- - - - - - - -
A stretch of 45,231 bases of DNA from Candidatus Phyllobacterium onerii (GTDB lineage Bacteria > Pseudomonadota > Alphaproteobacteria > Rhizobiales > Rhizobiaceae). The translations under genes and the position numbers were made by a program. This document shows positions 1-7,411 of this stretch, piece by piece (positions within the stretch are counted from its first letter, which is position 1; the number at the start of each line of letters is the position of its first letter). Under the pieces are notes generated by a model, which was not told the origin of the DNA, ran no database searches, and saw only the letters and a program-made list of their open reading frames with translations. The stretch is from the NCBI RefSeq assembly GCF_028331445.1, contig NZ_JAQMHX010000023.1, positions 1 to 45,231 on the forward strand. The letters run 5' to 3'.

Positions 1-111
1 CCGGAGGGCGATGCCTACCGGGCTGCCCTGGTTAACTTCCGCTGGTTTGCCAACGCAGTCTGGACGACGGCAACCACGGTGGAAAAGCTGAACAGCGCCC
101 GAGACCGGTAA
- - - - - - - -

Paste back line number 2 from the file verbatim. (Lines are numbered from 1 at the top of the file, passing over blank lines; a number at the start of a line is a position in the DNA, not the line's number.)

Positions 1-111